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Research and Statistics

Consumer debt market shows signs of ‘healing’


As 2012 drew to a close, the overall consumer debt market showed signs it is finally on the mend, says research from the New York Fed.

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As 2012 drew to a close, the overall consumer debt market showed “some clear signs of healing” from the deepest financial downturn since the Great Depression, says newly released research from the Federal Reserve Bank of New York.

At the same time, Fed economists used a first-of-its-kind press briefing Thursday to send a warning that rising default rates for student loans are putting pressure on consumers and could crimp the recovery.

Total consumer credit increased in the fourth quarter of 2012 by less than half a percent or about $31 billion, according to the New York Fed’s quarterly report on household debt and credit, released Feb. 28. The slight uptick in total consumer debt marks the first time that households have increased their total, in aggregate, since the spring of 2008.

“While it’s too soon to conclude that a trend has been established in which households are beginning to increase their debts again, there are signs that the four-year long contraction is slowing,” said New York Fed director of research James McAndrews. Whether the fourth quarter marked a turning point toward the expansion of consumer borrowing — and resulting higher economic growth — won’t be known for several more months, he added.

The housing market is beginning to pick up substantially, said McAndrews, just as consumers are gradually increasing the total amount of household debt they carry.

Plus, more households are also paying back their bills on time, he said, showing that consumers are getting a better handle on their debts.

The modest uptick in debt and continuing decline in most delinquencies are particularly significant, he said, given the history consumers have had with debt since the recession.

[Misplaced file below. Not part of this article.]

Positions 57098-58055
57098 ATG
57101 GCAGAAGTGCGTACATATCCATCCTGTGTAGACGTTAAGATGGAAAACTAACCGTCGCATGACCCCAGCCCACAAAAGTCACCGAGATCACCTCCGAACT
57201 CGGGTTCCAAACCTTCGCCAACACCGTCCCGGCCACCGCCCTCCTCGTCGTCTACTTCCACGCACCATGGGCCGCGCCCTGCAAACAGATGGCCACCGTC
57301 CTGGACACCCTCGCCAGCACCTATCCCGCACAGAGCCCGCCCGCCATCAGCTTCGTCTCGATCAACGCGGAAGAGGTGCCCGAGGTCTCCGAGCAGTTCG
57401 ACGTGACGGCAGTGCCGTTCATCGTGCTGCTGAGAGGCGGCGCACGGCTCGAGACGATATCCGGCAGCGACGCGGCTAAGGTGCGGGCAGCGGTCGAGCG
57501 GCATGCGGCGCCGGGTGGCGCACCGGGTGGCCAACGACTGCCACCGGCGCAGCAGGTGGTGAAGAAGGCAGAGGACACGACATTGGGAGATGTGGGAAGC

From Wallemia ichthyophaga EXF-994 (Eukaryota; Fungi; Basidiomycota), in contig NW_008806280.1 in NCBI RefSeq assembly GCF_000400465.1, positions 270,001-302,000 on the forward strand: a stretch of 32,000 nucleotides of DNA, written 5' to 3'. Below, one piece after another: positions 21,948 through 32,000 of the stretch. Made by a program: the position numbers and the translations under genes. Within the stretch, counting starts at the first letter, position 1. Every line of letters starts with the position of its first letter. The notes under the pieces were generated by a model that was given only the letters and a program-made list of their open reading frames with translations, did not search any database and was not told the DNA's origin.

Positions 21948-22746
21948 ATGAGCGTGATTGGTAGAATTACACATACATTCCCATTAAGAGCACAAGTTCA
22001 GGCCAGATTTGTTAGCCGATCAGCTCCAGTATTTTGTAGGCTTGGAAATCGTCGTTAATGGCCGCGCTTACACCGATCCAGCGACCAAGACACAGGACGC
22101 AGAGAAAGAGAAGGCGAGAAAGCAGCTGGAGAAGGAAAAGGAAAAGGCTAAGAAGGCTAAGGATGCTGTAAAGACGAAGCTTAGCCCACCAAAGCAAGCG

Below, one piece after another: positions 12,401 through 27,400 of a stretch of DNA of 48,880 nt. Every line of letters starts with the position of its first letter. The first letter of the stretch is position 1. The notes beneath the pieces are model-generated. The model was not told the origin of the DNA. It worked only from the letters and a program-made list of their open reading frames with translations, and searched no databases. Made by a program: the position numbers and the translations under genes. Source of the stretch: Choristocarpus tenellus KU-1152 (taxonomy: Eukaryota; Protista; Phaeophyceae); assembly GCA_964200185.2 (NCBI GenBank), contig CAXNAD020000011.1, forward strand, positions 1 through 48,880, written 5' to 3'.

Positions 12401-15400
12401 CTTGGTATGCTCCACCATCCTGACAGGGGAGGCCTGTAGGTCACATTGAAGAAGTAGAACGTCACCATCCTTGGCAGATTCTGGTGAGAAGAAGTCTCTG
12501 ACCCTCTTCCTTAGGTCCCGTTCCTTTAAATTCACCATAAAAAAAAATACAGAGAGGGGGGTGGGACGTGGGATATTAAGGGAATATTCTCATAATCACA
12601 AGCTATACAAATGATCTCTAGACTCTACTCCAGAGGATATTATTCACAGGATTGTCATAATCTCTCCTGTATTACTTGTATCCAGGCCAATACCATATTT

The New York Fed’s quarterly report “has documented the enormous rise in consumer delinquencies and defaults as the housing bust and the Great Recession unfolded, and, over the last several years has provided an in-depth look at a very large reduction in household debt — the largest we have ever witnessed.”

Card balances’ slight rise

Credit card balances grew by $5 billion in the final quarter of the year, contributing to the overall boost in household borrowing. This was the second consecutive quarter that credit card balances grew.

Despite the increase in card debt toward the end of the year, consumers still charged significantly less in 2012 than they did in 2011. Overall, balances fell by $25 billion — 4 percent — for the full year of  2012, according to an additional presentation by New York Fed Senior Vice President Wilbert van der Klaauw.

Delinquencies longer than 90 days saw a slight uptick in the quarter, however, to 10.57 percent of balances from 10.45 percent. The rise was the first since 2011, but van der Klaauw said the result could be a blip in the figures, which are not adjusted seasonally.

“I would emphasize the longer-term trend here,” he said, adding that coming quarters will show whether delinquencies in fact returned to an upward path. Overall, late payments on credit cards fell substantially in 2012 compared to the previous year.

Consumers are still trying to recover from the Great Recession, said Don Dutkowsky, a professor of economics at the Maxwell School of Citizenship and Public Affairs at Syracuse University.

As a result, many consumers remain exceptionally cautious about the amount of debt they’re willing to take on, he says, particularly since the economy shows few signs of roaring back to its pre-recession level any time soon.

“It’s hard to place complete confidence in the economy where it stands right now,” Dutkowsky said. “It is a fragile recovery at best, which has gotten waylaid several times … We’re still far from fully recovered and far from healthy and robust as an economy. So consumers are being careful because it’s their jobs that are on the line.”